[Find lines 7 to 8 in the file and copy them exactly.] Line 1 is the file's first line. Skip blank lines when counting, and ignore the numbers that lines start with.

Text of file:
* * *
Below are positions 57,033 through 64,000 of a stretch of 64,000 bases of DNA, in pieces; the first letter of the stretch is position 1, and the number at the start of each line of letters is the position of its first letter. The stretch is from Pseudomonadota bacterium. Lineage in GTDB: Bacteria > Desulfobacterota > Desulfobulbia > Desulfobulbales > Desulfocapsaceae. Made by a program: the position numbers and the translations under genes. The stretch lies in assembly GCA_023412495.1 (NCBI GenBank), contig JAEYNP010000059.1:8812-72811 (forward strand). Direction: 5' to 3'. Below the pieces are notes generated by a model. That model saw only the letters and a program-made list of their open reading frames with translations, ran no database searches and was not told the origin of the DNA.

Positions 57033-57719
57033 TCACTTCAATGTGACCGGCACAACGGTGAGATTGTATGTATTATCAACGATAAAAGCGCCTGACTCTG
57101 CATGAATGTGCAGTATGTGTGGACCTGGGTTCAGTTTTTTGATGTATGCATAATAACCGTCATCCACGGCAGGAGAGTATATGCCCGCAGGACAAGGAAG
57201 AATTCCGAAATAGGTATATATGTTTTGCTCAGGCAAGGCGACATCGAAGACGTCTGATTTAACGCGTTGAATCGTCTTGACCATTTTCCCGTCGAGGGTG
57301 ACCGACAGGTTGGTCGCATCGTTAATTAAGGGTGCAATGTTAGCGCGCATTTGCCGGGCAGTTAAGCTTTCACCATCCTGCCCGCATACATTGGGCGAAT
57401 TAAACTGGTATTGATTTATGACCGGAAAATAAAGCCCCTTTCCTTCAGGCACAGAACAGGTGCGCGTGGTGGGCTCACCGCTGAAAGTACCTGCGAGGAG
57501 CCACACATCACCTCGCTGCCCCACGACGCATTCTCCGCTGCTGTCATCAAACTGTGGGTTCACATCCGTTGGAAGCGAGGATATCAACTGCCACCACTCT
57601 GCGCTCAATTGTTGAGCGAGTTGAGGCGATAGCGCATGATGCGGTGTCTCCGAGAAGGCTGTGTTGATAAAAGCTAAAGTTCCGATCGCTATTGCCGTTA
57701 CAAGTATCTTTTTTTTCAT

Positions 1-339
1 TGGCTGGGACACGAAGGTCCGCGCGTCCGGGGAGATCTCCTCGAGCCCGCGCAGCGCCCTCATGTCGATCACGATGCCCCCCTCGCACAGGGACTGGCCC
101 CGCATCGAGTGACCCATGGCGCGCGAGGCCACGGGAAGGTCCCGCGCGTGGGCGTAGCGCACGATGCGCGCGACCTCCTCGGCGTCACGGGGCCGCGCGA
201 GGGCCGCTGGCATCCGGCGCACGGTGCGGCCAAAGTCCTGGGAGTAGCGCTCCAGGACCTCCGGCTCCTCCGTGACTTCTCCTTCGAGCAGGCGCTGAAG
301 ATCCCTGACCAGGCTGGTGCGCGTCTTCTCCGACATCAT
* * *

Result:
57401 TAAACTGGTATTGATTTATGACCGGAAAATAAAGCCCCTTTCCTTCAGGCACAGAACAGGTGCGCGTGGTGGGCTCACCGCTGAAAGTACCTGCGAGGAG
57501 CCACACATCACCTCGCTGCCCCACGACGCATTCTCCGCTGCTGTCATCAAACTGTGGGTTCACATCCGTTGGAAGCGAGGATATCAACTGCCACCACTCT